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A new report on the Reagan Administration's Chapter 2 block-grants program reiterates the findings of previous studies that large urban districts and "high-cost students" have lost funding under the program, while smaller states and districts and private-school pupils have gained.

The analysis was written by Anne Henderson, an associate with the National Committee for Citizens in Education, a group based in Columbia, Md., whose efforts to study the block grants and establish an information clearinghouse on Chapter 2 have been supported by the Charles Stewart Mott Foundation. The paper, "Anything Goes: A Summary Report on Chapter 2," does not contain new data but synthesizes previously gathered information.

Ms. Henderson writes, "In districts where the grant is large enough to mount a new program, or to provide leverage for a new initiative, Chapter 2 seems to be making a difference." But she questions the political future of the grants on the grounds that it is difficult to pinpoint the "improvement" they have brought about.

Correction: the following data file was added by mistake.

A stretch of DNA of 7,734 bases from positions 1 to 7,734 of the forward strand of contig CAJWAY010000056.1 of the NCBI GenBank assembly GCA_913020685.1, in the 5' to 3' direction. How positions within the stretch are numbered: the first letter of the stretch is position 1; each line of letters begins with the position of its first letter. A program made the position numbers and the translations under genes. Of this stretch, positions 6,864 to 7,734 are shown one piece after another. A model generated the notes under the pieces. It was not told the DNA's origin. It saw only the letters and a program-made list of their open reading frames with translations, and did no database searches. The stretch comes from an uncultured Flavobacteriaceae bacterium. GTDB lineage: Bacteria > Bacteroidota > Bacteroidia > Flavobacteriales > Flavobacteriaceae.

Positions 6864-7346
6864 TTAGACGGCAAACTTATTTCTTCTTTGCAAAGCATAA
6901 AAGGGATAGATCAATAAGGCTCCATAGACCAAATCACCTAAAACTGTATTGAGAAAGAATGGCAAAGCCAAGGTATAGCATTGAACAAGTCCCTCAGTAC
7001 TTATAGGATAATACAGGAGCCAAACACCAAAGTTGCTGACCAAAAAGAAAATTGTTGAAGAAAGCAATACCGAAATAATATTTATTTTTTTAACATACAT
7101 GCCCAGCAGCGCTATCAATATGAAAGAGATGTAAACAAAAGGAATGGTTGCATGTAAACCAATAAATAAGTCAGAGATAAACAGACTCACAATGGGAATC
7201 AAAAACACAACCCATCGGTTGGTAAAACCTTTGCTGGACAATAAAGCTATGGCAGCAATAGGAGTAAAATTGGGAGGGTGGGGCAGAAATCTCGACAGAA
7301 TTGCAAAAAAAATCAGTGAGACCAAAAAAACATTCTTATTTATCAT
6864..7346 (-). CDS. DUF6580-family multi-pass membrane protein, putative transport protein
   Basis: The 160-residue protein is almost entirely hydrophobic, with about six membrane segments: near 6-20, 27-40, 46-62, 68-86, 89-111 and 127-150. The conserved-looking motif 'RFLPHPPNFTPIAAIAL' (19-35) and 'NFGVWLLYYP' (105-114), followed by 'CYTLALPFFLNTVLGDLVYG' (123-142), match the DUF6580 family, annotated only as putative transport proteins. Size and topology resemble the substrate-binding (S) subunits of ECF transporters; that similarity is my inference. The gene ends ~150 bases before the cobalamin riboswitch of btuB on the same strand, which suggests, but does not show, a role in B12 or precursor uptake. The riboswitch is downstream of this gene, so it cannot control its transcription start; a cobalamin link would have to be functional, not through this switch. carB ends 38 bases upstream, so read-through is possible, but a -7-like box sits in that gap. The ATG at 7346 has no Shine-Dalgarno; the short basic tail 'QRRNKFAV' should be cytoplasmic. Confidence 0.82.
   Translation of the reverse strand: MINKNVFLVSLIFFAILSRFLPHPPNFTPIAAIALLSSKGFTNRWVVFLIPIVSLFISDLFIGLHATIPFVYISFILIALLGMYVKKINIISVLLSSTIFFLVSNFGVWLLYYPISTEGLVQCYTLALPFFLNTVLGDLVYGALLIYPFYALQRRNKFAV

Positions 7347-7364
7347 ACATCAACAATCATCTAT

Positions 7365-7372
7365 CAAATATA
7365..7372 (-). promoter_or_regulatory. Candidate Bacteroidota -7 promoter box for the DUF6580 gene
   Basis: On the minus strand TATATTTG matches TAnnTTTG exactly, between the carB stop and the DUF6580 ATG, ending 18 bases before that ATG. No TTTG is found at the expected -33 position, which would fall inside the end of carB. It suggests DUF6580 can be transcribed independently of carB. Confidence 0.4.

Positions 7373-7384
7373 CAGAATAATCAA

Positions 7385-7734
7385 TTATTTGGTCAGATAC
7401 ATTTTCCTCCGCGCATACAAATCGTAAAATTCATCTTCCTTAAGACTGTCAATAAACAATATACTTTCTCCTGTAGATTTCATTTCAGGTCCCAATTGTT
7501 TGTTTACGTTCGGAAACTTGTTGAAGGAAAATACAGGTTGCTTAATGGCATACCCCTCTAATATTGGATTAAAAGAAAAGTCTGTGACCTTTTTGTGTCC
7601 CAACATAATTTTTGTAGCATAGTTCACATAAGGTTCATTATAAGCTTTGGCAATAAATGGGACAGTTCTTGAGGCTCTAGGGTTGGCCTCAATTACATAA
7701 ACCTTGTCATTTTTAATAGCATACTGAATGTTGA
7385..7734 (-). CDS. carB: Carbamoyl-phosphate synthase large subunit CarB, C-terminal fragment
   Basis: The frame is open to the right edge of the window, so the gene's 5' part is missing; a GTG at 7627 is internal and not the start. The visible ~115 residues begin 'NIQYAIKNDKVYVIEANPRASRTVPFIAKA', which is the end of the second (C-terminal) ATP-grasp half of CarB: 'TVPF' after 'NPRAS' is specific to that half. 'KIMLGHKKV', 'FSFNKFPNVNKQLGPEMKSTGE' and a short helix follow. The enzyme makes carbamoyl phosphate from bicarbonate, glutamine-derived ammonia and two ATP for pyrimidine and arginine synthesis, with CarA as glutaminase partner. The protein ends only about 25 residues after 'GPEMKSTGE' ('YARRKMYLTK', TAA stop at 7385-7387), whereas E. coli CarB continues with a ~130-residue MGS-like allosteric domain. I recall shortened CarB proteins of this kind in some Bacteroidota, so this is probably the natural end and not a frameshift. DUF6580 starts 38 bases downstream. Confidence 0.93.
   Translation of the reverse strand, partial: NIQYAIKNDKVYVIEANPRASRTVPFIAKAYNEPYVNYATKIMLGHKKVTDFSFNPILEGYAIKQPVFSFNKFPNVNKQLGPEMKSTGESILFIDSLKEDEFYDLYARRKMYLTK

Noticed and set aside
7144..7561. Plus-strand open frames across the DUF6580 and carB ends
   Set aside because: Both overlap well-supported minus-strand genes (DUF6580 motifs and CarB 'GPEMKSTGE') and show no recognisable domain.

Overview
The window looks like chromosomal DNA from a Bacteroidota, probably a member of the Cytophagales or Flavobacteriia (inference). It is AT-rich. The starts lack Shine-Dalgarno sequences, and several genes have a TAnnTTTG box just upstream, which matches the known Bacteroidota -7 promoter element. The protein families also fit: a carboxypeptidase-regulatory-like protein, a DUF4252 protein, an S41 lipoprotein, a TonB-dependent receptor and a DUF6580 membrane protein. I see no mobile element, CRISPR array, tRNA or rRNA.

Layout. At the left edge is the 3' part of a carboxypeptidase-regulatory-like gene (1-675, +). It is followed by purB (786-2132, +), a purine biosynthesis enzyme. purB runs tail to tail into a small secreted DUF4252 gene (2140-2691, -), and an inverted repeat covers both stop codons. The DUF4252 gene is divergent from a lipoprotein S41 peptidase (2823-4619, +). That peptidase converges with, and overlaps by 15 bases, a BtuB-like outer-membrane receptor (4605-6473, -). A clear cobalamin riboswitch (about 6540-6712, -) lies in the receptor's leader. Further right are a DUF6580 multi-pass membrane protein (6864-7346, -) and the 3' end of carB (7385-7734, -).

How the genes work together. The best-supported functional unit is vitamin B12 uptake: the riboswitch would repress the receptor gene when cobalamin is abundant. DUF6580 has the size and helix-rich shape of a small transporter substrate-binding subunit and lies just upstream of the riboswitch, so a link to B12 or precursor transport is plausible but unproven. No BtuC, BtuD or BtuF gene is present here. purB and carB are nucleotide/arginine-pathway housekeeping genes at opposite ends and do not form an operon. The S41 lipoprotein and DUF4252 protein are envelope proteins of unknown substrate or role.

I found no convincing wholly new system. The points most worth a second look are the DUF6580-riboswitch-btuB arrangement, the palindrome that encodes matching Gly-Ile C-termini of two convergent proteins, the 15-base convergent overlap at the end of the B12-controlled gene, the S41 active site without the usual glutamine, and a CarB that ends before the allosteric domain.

Established under the Education Consolidation and Improvement Act of 1981, Chapter 2 consolidated some 30 categorical programs, including federal desegregation aid. The program is due to expire in 1987.

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